Policy

TiVo Asks Bureau to Rethink Charter Waiver

Wants Guarantees That it is not Creating De Facto Downloadable Security System Without Any Notice or Opportunity for Comment 5/21/2013 8:13 AM Eastern

TiVo has joined the Consumer Electronics Association in a challenge to the FCC's conditional waiver to Charter to supply set-tops with downloadable security rather than the current CableCARD hardware fix, but it is taking a different route.

The Consumer Electronics Association on Monday sought a full-commission review of the Media Bureau-level decision, arguing that the bureau did not have the authority to make the call.

But TiVo is taking a different tack, instead asking the bureau to reconsider its decision rather than challenging its authority to make it, though TiVo did say that as currently constituted, the waiver did exceed the bureau's authority.

In 2007, the FCC instituted the prohibition on set-tops that combine channel surfing with security. Cable ops were required to use a removable CableCARD security add-on, a move the FCC hoped would goose the retail market, though it conceded at the time that a downloadable software security option would be preferable to the hardware in the long run. It has since conceded that the ban has not spurred that retail market.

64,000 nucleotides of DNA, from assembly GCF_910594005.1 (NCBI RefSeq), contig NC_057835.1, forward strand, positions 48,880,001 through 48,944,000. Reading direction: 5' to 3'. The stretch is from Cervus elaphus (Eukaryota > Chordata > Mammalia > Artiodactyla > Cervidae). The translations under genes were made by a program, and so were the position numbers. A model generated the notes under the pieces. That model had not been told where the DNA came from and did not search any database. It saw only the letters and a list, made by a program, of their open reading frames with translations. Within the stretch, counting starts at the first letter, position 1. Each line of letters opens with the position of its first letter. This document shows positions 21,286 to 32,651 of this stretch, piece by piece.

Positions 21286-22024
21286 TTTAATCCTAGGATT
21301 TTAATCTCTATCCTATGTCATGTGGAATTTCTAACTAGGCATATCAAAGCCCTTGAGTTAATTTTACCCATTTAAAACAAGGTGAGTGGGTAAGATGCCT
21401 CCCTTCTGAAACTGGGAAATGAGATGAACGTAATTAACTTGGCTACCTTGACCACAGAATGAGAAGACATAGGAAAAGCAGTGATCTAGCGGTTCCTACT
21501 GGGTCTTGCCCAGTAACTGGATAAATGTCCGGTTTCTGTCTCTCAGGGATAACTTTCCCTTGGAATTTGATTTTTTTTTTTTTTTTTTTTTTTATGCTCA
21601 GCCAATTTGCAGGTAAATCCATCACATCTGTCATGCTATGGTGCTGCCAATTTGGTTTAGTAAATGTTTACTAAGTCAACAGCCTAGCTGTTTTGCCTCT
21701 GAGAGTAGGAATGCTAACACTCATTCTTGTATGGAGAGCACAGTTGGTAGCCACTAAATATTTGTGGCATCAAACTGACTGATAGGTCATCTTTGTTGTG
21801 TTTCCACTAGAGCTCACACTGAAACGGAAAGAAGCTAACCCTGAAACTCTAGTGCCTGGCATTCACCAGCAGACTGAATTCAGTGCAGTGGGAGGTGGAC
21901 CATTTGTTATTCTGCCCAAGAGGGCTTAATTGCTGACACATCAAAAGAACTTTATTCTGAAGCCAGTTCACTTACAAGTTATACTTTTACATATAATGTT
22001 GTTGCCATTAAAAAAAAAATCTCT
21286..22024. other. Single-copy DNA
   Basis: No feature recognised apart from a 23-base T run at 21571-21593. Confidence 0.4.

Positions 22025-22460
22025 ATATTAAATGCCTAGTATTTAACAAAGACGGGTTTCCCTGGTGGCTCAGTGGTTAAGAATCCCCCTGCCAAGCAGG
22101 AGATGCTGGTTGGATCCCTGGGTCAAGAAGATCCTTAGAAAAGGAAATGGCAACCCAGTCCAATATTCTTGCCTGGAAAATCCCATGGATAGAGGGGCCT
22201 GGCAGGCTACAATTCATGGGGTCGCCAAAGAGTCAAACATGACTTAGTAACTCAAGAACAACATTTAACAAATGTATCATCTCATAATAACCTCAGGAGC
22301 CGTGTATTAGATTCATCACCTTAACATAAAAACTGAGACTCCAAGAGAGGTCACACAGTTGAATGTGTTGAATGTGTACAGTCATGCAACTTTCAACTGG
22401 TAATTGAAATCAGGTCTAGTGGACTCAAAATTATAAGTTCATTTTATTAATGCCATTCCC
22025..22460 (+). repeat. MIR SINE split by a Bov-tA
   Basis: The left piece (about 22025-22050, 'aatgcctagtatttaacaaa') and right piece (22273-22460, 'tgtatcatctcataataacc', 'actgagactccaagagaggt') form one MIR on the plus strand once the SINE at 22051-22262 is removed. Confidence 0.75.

In March, the bureau granted the two-year waiver with a number of conditions, but ones CEA, and TiVO, suggest are too aspirational to be effective.

TiVo is concerned that Charter will no longer support its set-tops, which feature the CableCARD technology, and the ban will translate to a de facto green light for other operators to drop support of the CableCARD in favor of a downloadable security system that has not first been vetted in a separate proceeding.

Tivo say it does not oppose the waiver per se, but argues that the bureau went too far, and should modify it to "(1) require Charter to continue to supply and support CableCARDs to subscribers wishing to use new retail devices; (2) clarify that the Bureau has made no findings regarding whether Charter's planned system or any other 'downloadable' system complies with the integration ban; and (3) clarify that no security system is or will be compliant with the Commission's rules unless the details of the complete system have been presented to the Commission in a proceeding with notice and the opportunity for the public to comment."

That would mean that the CableCARD regime could not be phased out until a downloadable security regime was in place and the technology supported by the cable industry.

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